There is informal talk of some day (no time soon) taking IEEE 1584 to higher voltages, perhaps 35 kV. However, it is just that, informal conversation of "what if". But that is how new projects begin -as informal discussions about "what if" and "some day".

Right now there are a few other items higher up on the radar screen and nothing about higher voltages. But someday....

Statistics: Posted by Jim Phillips (brainfiller) — Sun Feb 28, 2021 3:21 pm

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Thank you for your posts.

I have the same problem with SKM/PTW software when calculating the d.c. short-circuit current supplied from a stationary lead-acid battery.

When a battery is selected from the PTW library, the user enters the following data for an example PTW project:

Battery Subview:

Rated Voltage250V

Number of Cells108

Number of Positive Plates73

Min Voltage (V/Cell)2.13

Short Circuit (ANSI) Subview:

Open-Circuit Voltage230.04V

Battery Size Type:8 Hrs Rating ( Custom, Max and One Minute also selectable )

Battery rating12A

Circuit Resistance3.000 Ohm

Circuit Inductance0.010 mH

Cell Interconnected Resistance22 Ohm

Cell interconnected inductance0.001 mH

My question for Mike is similar to Shawn’s:

How do I relate the above data to a real-life battery from Mike’s library of stationary batteries to calculate the Peak d.c. short-circuit current ?

The PTW software uses 0.5 * Peak d.c. short-circuit current and trip delay time to calculate arc flash incident energy to NFPA 70E 2021 Annex D.5.

Statistics: Posted by mnewman — Sat Feb 27, 2021 12:38 am

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I'm working on project where we have 20kV MV ring. Part of work is arc flash study. I know that IEEE1584 -2018 official equation limit is 15kV and I suppose to use NESC or EPRI or ArcPro. I have MV switchgear so arc in box VCB configuration which is not for NESC and out of range of EPRI which are available in SKM (I still need to test it in ETAP). So long story short :

- I did hand calculation for VCB Typical, short circuit of 9kA and 500ms trip time at 14.3kV I have 5.2 cal/cm2

- I played in excel and results between 15 and 20kV are slightly different 5,08 cal/cm2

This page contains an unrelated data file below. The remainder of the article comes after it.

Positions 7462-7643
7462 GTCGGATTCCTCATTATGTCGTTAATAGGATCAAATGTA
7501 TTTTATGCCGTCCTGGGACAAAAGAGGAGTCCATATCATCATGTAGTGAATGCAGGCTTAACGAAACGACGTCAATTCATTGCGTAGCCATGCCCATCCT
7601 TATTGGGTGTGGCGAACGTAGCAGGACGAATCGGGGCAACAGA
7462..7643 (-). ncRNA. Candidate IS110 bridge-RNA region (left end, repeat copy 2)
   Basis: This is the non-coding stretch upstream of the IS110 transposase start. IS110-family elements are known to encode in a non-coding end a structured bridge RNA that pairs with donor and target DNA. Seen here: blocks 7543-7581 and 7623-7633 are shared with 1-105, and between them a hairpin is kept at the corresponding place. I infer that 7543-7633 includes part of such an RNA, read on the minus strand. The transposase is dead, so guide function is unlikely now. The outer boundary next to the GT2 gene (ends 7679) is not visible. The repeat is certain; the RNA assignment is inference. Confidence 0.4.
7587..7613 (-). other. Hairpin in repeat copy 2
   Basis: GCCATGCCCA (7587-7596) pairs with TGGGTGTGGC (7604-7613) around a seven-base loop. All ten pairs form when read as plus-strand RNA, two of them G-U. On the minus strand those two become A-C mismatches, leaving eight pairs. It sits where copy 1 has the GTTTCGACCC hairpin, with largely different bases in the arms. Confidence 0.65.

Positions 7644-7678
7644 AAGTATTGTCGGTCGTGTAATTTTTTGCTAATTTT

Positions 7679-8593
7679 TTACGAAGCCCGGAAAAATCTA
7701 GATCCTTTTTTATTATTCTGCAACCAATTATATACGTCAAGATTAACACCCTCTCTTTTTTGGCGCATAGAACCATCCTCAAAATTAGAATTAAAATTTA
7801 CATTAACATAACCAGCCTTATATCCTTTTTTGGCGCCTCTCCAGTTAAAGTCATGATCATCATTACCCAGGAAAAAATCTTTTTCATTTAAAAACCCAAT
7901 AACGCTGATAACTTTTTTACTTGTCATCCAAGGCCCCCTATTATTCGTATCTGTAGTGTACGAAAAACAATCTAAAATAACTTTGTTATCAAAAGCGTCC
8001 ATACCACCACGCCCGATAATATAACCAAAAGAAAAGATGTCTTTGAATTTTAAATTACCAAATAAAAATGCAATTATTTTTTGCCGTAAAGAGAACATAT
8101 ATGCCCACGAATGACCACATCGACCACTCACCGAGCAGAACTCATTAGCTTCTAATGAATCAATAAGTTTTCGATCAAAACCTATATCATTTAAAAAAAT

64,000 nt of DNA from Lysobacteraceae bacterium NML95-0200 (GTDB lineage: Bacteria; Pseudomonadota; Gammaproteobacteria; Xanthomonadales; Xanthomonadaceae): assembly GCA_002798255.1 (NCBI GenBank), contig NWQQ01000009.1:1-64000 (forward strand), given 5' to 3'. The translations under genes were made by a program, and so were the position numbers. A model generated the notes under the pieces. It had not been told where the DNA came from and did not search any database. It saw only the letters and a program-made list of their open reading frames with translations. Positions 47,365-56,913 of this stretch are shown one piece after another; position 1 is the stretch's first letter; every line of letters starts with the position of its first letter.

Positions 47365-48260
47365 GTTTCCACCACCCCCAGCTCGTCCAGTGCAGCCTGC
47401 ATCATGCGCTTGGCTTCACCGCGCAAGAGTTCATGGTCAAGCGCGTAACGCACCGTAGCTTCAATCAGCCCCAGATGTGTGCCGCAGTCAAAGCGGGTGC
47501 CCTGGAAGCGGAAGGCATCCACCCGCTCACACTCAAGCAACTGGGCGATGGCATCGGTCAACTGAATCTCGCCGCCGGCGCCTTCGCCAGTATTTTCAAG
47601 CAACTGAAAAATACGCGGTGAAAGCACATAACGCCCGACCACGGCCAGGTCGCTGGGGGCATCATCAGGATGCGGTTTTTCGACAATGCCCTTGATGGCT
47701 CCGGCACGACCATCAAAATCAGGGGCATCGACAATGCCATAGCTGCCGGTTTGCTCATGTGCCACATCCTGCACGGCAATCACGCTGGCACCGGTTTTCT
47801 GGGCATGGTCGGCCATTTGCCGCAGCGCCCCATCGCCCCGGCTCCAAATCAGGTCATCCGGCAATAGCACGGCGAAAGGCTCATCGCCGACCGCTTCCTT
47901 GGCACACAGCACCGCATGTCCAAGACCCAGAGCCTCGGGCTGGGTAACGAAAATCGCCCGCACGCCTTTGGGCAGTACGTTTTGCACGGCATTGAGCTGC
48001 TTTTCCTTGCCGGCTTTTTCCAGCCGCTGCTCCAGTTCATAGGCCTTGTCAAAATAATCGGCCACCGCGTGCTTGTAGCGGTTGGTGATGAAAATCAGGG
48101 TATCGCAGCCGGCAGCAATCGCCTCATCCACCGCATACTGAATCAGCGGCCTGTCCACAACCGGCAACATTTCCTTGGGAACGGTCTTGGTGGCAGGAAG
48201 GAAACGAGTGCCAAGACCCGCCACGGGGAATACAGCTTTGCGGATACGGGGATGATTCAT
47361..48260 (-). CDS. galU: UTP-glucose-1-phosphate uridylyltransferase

- I played with SKM tool to see difference between 10 to 15kV arc for same configuration and it is 4,97 to 5,19

Of course If I use 20kV I got values like 55 cal/cm2 which comes from switching to Lee method but I don't like it. Either NESC ( OSHA table) or EPRI are not suitable but I can't verify it with ArcPro.

Question:

1. Does anyone knows any work or paper that was looking into expanding 1584 to slightly higher voltages with reasonable error ?

2. Can you verify 20kV 9kA 500ms configuration typical for 15kV in Arc Pro for results ?

Statistics: Posted by rutz — Fri Feb 26, 2021 6:48 am

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I think why some folks use 18" for the rear is because an electrician can easily remove a rear panel and measure the voltage with a hand held meter. Performing this task means the working distance is 18" (average length of a human arm when extended.)

Statistics: Posted by Robertefuhr — Mon Feb 22, 2021 12:55 pm

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There are some utility companies that still won't provide contribution for various reasons. In those cases I'll perform a sensitivity analysis (max/min), choosing values based on voltage levels from experience and taking into considering the distance from the source. Always note in the report or within the study one-line that the utility contribution is assumed or estimated in those cases.

Statistics: Posted by Bvallier1 — Mon Feb 22, 2021 8:03 am

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SKM will then be able to evaluate all the scenarios concurrently and advise which gives the worst case

I agree totally with the previous response, the infinite model frequently doesnt give the worst case IE but SKM will tell you which scenario does give worst case and what the values are. Putting realistic impedance and X/R values is crucial to getting meaningful results.

Statistics: Posted by cflatters — Mon Feb 22, 2021 6:58 am

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Use infinite bus methods to size the equipment from a short circuit current withstand perspective. Don't forget X/R ratios...

Use actual (not max) utility short circuit current availability for arc flash calculations. Infinite bus may or may not be worse case. In many cases that I've seen (from some consultants AF studies), they will use infinite bus and the AFIEs are lower than if they had used actual SCCA from the utility. Big problem...

If the utility won't give you actuals, then you're going to have to do max/min calculations to see where the worse case is and use that.

Mike

Statistics: Posted by mpparent — Fri Feb 12, 2021 8:20 am